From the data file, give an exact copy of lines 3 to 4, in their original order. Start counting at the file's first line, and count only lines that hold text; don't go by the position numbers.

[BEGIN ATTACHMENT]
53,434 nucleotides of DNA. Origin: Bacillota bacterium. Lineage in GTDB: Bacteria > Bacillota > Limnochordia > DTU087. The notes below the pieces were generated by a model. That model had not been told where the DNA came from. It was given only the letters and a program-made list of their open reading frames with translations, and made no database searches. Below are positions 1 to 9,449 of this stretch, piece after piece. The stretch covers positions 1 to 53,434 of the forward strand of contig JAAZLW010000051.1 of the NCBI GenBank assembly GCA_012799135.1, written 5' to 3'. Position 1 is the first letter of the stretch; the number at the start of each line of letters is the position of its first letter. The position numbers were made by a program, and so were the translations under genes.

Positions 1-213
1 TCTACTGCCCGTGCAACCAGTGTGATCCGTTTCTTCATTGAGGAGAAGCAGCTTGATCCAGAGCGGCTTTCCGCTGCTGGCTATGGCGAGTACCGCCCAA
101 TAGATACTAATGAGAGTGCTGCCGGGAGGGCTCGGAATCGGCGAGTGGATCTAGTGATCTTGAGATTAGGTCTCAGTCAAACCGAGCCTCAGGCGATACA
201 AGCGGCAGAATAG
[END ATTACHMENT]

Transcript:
1 TCTACTGCCCGTGCAACCAGTGTGATCCGTTTCTTCATTGAGGAGAAGCAGCTTGATCCAGAGCGGCTTTCCGCTGCTGGCTATGGCGAGTACCGCCCAA
101 TAGATACTAATGAGAGTGCTGCCGGGAGGGCTCGGAATCGGCGAGTGGATCTAGTGATCTTGAGATTAGGTCTCAGTCAAACCGAGCCTCAGGCGATACA